Articles, Education

The Value of Restriction (part 1)

 September 9, 2016

By  alswainger

​It's become accepted wisdom that more is better, and where more isn't appropriate then new is better. Advertising depends heavily on it. The less restrictions we have in our lives the more choice we have and that's a good thing. But is that really true?

I've just cancelled a subscription to Sky. Leaving aside the arguments as to who profits from it and their moral dubiousness the service was good. Lots of channels, live pause, the ability to record a huge amount of stuff and even download more stuff that I might have forgotten to record and store.

I not only had access to Sky but Netflix too and all the DVDs I've bought over the years. I should be spectacularly entertained and well informed 24/7.

The reality is that I usually only watch things once, possibly not at all. It takes advantage of my constant craving for novelty - to which I'm a willing and enthusiastic victim. Why watch things again when there's probably something better around the corner that I haven't yet seen? If I don't have time to watch it now then I can store it and abate the worry that I might miss out on the greatest thing I'll ever watch. Once I've done that though the novelty craving kicks in again and I'm onto new things. Which I may or may not get around to...

Admittedly, as I get older I'm better at spotting patterns and digesting things quickly. I don't necessarily need to watch series or films over and over again to enjoy them.  But in part that is down to having had restrictions in the past. Before the whole multi-channel, infinite storage capabilities became the norm I used to watch the videos and DVDs that I'd bought. I couldn't afford as many and so I would watch and re-watch them because I had less facility to endlessly obtain new things. As a result I know the setup and punch line to pretty much every joke on Friends & Seinfeld. I know every nerdy film and TV reference from Spaced and can sing along with the scores from Excalibur, Brazil & Jesus Christ Superstar.

Now that I can fast forward to the action in everything I've recorded I never need to watch another advert. But I also don't know the theme tunes, any of the character's names or the names of the actors that play them. In the past I could have told you all of that and sung along quite happily. I'm saving relatively little time but losing a lot of information in the wake of convenience too. Maybe it doesn't matter. Maybe I'm able to make people laugh because I learned something from watching the same jokes being set up over and again. Maybe I learned something about dramatic potential and emotional effect from hearing the same pieces of music over and again that feeds into my own compositions...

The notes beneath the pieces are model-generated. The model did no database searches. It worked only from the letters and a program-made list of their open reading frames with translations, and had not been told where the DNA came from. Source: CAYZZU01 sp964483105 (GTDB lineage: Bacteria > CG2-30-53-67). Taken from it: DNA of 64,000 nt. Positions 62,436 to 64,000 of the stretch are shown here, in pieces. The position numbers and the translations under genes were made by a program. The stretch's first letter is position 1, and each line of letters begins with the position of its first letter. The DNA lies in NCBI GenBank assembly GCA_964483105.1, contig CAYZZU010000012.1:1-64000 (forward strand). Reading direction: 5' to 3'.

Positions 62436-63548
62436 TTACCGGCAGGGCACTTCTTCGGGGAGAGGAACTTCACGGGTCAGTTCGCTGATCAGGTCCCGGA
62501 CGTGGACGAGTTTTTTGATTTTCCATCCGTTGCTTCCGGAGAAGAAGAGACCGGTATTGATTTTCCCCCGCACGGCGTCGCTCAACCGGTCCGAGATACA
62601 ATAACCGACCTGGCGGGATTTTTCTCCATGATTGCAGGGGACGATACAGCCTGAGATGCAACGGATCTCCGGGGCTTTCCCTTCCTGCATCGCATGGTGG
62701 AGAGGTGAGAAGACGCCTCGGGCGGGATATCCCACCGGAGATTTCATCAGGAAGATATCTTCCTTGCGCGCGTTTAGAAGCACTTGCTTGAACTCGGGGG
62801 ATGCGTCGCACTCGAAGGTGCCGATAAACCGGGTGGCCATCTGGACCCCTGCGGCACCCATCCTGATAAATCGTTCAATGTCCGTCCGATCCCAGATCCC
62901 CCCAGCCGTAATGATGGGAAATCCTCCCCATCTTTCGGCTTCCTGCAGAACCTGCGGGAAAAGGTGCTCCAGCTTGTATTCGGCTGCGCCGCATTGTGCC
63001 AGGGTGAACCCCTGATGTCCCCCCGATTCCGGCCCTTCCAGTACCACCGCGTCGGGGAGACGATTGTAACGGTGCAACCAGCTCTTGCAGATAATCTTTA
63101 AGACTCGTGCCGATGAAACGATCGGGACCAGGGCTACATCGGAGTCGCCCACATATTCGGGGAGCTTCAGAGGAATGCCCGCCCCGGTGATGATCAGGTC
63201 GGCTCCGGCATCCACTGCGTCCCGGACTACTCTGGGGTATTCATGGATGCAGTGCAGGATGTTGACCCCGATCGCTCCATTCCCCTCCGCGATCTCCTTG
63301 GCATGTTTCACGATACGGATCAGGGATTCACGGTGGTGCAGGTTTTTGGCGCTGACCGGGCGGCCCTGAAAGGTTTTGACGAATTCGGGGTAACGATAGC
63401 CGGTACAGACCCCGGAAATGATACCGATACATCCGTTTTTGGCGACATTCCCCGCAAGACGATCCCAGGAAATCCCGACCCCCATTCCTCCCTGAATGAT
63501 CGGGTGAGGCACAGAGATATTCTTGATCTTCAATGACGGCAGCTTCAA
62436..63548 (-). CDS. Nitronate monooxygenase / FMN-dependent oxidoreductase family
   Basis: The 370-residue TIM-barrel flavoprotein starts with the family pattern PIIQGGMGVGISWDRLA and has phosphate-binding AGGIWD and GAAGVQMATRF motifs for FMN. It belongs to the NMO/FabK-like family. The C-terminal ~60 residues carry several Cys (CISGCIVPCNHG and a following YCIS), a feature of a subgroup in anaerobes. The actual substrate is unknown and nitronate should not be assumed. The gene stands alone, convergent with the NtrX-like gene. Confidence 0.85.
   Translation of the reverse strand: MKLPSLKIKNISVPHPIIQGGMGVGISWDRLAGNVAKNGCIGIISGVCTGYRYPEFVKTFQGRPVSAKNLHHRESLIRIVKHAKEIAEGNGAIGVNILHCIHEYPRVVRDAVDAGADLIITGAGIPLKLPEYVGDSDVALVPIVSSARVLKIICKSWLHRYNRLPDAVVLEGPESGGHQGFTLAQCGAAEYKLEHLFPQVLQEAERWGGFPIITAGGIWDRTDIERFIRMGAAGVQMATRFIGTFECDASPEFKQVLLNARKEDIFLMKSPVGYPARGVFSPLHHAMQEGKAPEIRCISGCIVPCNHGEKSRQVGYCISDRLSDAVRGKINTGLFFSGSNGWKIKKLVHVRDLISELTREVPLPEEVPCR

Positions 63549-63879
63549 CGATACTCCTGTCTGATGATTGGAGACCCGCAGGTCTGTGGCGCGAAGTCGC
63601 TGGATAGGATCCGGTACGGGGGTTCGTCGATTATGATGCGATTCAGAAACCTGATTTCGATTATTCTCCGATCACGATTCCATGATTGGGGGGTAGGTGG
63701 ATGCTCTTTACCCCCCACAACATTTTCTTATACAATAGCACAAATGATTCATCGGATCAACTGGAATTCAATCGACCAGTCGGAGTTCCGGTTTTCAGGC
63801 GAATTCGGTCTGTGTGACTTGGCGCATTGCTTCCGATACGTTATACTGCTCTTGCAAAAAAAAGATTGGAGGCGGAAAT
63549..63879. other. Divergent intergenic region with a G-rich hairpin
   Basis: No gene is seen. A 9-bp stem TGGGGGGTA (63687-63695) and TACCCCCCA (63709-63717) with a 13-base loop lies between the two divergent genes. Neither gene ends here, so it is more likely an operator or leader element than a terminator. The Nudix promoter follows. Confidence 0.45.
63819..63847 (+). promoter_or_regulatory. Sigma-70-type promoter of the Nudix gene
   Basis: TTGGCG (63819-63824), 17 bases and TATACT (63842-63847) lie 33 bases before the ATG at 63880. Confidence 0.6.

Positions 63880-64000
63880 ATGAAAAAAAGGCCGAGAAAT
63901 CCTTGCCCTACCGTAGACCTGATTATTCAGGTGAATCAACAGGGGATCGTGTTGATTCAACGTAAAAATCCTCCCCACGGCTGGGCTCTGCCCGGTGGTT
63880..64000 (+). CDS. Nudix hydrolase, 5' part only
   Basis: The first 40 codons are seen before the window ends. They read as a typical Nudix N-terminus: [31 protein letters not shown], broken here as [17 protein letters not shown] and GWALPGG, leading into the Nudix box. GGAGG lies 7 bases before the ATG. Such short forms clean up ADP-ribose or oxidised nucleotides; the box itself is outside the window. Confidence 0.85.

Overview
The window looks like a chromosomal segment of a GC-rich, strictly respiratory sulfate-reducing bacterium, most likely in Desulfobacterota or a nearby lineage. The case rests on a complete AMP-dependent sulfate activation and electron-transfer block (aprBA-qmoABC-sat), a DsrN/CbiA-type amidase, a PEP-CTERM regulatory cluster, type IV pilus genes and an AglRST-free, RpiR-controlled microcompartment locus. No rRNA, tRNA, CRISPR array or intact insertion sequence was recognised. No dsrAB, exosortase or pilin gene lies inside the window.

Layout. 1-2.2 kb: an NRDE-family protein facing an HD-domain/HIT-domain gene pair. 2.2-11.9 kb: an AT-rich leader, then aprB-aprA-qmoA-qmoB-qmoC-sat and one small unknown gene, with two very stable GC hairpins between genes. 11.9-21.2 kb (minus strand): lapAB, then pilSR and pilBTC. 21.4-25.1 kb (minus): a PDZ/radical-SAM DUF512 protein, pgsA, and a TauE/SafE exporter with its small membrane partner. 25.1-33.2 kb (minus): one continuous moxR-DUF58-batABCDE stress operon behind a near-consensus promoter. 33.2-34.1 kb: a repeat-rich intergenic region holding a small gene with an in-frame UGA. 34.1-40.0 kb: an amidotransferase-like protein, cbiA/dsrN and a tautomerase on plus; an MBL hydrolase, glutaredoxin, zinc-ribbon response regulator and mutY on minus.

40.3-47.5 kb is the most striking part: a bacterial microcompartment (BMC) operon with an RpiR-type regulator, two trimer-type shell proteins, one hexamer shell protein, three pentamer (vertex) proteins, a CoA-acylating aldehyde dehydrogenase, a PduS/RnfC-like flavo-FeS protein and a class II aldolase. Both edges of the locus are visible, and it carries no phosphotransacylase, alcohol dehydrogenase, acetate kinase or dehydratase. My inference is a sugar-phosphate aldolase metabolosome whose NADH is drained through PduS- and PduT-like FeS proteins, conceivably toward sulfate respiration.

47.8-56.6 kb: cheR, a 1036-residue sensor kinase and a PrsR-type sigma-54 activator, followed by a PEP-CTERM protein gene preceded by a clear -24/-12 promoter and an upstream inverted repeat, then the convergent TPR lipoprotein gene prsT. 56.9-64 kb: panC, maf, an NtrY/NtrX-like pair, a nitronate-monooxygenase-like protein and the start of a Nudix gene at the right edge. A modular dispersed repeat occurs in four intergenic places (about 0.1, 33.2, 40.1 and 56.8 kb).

My friend Kimwei recently posted a vlog on the value of restricting herself to just one guitar. She made a deliberate choice to avoid 'aquisition syndrome' as she refers to it. Too much variety too quickly interfered with what she really wanted to focus on.

My own experience was similar, although not a conscious decision, and I appreciate it in retrospect.

I had the same electric 4-string for about 25 years before I started getting other types of bass (fretless and more recently a 6-string). I'm never as comfortable playing other people's instruments because the dimensions are not the same. Neck width, depth, string distance, pickup placement, string gauge, string type etc all make a subtle but enormous difference. Familiarity or lack of it are a really important consideration in our ability to be able to totally focus on the music or risk being taken out of it by mechanical considerations. As I've added new instruments (including double bass) I've had to approach each one as a 'new' instrument. Learning afresh all the mechanical elements to be able to interact with them fluidly. The upside is that I have a lot more tonal versatility as a result. Because of the clear aural differences I've also been encouraged to spend long periods of time with them. This is probably easier because it's a form of adapting from a really strong initial place though rather than creating confusion by trying to learn several different but similar instruments simultaneously.

So what I'm saying is that it's best not to have too much variety all at once and focus on a small number of things to get the most out of them...? Well, sort of...

See you for part 2!


​Al has performed, recorded and taught all over the country and internationally for more than 25 years.

Highlights include sessions, tours and workshops with :

Peter King, Grice, Paul Jones, P.P. Arnold, Scott Hamilton, Siobhan McCrudden, Gary Bamford, Gilad Atzmon, Mike Outram, Alan Barnes, Ant Law and many more as well as h​is own projects :

Pointless Beauty, Biophosmos, Snow Giants and Mahatmosphere.

As an educator he has taught for schools, colleges and privately for more than 25 years and has a BA (Hons) / PGCE in Music.

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